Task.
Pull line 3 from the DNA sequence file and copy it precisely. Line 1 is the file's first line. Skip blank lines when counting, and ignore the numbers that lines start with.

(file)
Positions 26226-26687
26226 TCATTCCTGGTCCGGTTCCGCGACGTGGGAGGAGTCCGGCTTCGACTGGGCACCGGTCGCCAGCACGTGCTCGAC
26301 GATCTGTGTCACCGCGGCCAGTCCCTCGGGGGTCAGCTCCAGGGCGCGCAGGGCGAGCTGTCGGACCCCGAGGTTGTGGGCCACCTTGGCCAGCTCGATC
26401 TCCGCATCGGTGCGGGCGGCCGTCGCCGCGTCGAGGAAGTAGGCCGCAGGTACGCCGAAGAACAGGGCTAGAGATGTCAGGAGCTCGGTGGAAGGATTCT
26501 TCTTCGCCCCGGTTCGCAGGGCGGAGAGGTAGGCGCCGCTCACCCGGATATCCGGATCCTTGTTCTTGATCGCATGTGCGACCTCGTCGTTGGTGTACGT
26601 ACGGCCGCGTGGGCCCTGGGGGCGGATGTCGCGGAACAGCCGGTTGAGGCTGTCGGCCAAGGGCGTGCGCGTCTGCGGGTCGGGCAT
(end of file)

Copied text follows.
26301 GATCTGTGTCACCGCGGCCAGTCCCTCGGGGGTCAGCTCCAGGGCGCGCAGGGCGAGCTGTCGGACCCCGAGGTTGTGGGCCACCTTGGCCAGCTCGATC